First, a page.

Published October 30, 2012
NEW YORK – When the subway floods, when the tree falls, when I'm feeling trapped, I simply remember my favorite gadgets and then I don't feel so strapped.
After the potable water, candles, med kit, and non-perishable food stuffs have been stored, the next items on many people's emergency response lists are the gadgets and gimcracks that can help families endure a storm--and the days without power that may follow.
As major storms become increasingly common events, some devices are proving to be more useful than others. Here's a list of my current favorite gadgets that can help those enduring Mother Nature's wrath.
Smartphone With Longevity
When it comes to mobile phones, battery life suddenly trumps all other features when the wind and rains come. Motorola's Razr Android phones lead the pack lasting for days under moderate usage without the need to plug in. Built like a Hummer, the Kevlar-backed Motorola Razr Maxx is $200 from Verizon. This phone is rated to last for 21.5 hours of talk time, but it's not uncommon to have its useful life stretch for several days with moderate texting, Web surfing, and calling.
The Razr Maxx also doesn't seem to suffer from a weakness I've seen on competing models, which often deplete their batteries searching for a non-existent signal (something that can happen quickly when weather has knocked out nearby cell towers). The Razr Maxx also has a bright, crisp 4.3-inch Super AMOLED screen that makes it easy to view posts and e-mail messages from friends and relatives.
Looking for a bargain? Get the Motorola Razr M. It's just $100 with a two-year contract, and I've had a model last for two full days of moderate texting and e-mailing.
After the storm has passed, we've learned the hard way that power may not be restored for several days. So having a way to charge a phone or other device even when the power's out can be essential. The $70 Solio Bolt does the job with a built-in battery and two small solar panels that work when the sun comes out.
Before the storm comes, the Bolt's battery can be charged via a wall plug and the company says the battery will hold its charge for up to a year (although I wouldn't count on that). It has USB and micro USB ports, so it can recharge a variety of small, portable devices, and it's rated to provide two full charges to most smart phones. When the battery is done, it takes about 9 hours of sunlight to power it up again.
One of the best ways to get information about school closings, storm progress, and news updates is via that old-fashion thing called a radio. There are plenty of portable battery powered models around, but one I use that does double duty as a snazzy table-top model when the weather is fine is the Tivoli Songbook.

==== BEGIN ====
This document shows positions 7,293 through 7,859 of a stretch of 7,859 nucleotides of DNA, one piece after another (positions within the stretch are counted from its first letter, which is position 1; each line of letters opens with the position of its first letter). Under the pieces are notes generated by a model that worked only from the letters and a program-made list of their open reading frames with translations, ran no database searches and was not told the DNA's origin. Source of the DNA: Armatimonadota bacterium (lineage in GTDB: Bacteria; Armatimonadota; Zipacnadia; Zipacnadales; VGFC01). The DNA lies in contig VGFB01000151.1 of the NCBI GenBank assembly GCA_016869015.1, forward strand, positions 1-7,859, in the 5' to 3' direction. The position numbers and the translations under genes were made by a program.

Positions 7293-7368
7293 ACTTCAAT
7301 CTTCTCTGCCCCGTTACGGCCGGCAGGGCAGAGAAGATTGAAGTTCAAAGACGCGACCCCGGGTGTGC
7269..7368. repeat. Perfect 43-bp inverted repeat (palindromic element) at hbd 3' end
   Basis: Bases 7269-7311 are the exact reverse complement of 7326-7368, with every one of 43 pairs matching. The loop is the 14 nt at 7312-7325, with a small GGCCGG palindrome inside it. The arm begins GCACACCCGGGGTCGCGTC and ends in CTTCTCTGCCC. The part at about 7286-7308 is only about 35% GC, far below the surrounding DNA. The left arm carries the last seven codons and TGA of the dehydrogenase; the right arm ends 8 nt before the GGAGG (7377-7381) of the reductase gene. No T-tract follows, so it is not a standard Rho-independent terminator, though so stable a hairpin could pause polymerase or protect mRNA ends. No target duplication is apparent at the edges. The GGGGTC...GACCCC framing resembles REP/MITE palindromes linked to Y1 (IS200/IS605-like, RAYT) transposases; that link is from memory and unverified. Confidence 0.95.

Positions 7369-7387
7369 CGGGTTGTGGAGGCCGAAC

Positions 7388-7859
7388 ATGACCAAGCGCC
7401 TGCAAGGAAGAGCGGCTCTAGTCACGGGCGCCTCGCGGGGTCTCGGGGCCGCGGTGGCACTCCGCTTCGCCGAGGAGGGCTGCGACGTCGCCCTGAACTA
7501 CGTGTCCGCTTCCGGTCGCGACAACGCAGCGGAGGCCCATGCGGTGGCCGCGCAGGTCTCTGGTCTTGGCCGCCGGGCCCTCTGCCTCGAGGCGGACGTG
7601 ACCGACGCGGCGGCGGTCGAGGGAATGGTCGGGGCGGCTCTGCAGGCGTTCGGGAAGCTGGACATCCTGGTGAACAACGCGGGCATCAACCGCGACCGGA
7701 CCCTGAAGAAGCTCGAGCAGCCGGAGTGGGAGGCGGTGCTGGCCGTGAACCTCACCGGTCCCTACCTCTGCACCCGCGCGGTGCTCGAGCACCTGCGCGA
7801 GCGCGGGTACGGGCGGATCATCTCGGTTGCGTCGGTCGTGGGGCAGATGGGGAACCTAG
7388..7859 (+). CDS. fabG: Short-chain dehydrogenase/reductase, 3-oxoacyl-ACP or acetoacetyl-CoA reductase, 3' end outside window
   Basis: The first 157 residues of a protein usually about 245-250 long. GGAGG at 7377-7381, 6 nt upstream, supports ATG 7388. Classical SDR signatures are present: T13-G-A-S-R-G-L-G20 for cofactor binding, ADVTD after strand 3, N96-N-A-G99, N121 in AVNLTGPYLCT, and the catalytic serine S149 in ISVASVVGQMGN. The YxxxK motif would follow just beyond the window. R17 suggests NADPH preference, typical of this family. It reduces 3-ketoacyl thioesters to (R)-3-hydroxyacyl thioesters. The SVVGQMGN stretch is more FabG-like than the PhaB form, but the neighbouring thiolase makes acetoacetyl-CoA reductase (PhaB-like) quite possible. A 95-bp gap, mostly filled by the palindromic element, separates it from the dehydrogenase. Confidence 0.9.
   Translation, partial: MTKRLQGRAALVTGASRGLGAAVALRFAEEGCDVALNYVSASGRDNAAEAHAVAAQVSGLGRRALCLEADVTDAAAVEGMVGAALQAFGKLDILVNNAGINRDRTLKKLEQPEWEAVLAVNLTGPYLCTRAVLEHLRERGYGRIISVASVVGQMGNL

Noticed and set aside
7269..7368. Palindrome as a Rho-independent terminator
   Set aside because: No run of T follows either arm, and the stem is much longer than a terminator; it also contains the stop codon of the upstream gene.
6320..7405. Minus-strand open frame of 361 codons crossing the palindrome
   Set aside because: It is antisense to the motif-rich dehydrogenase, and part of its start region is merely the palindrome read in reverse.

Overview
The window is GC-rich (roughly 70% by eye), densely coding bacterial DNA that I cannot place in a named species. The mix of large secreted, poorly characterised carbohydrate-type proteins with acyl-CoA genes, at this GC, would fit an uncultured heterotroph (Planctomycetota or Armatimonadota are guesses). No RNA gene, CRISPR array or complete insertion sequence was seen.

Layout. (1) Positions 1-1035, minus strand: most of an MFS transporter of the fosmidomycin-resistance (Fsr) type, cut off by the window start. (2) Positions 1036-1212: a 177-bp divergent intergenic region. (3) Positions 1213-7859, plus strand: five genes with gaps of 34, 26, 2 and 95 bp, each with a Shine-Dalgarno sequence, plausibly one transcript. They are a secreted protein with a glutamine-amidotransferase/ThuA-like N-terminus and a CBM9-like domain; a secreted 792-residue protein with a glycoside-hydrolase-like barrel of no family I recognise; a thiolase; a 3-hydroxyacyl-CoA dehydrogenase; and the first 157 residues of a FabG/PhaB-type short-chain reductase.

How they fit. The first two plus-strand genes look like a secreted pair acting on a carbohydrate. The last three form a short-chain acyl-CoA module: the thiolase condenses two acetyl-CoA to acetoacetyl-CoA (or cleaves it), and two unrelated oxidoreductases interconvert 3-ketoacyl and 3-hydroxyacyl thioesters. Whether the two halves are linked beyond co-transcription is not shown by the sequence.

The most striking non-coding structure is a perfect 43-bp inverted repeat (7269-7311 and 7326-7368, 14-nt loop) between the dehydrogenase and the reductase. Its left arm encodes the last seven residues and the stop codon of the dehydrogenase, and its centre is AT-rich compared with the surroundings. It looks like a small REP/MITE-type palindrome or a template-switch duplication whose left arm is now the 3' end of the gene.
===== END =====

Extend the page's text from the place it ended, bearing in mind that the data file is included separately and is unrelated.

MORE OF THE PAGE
The $200 AM/FM clock radio has a rubberize exterior, making it water resistant. It can be plugged in during fair weather, and then run off disposable AA batteries or rechargeable NiMH/NiCAD batteries when you're socked in. Conveniently, it will also charge NiMH/NiCAD when it's plugged in. One hallmark of the Songbook is its excellent reception--critical in a storm. It's also known for its pleasing sound quality, which makes it ideal when you just want to listen to music while playing Monopoly by candle light.
Reading in the Dark
Nothing beats a book when the electricity is out, but dedicated e-readers come close. While a color tablet can die on you before the first blackout day is over, monochrome dedicated e-readers that use e-ink technology will last for days.
Barnes and Noble's Nook Simple Touch with GlowLight, as the name implies, has a built-in light that can be turned on or off. Its 6-inch black-and-white screen is perfect for readers (no LCD eye strain) and it should last for roughly 30 hours of reading time--assuming you keep the light off most of the time and the wireless functions off.
Amazon's comparable Kindle Paperwhite also has a built in light and with roughly the same battery life. Both models are reasonably priced at $119--but look for even lower prices this holiday season as dedicated e-readers are pressured by increasingly popular tablet computers.
The first thing I reach for every time the power goes out is the nearest flashlight. An LED model is the best choice because they require less battery power (so they last longer than regular incandescent models) and they tend to be more durable old-fashioned bulb designs or CFL lanterns. My favorite standby in this category is the Princeton Torrent LED ($40 to $75).
It's waterproof and has a locking switch to prevent it from getting accidentally turned on in a jammed storage bin or glove compartment and draining the batteries. The Torrent is rated for 126 lumens of brightness--so it can cut through a rainy night--and it should last for roughly 30 hours on 8 AAA batteries.
When the lights go out, all you have to do is remember where you stashed it.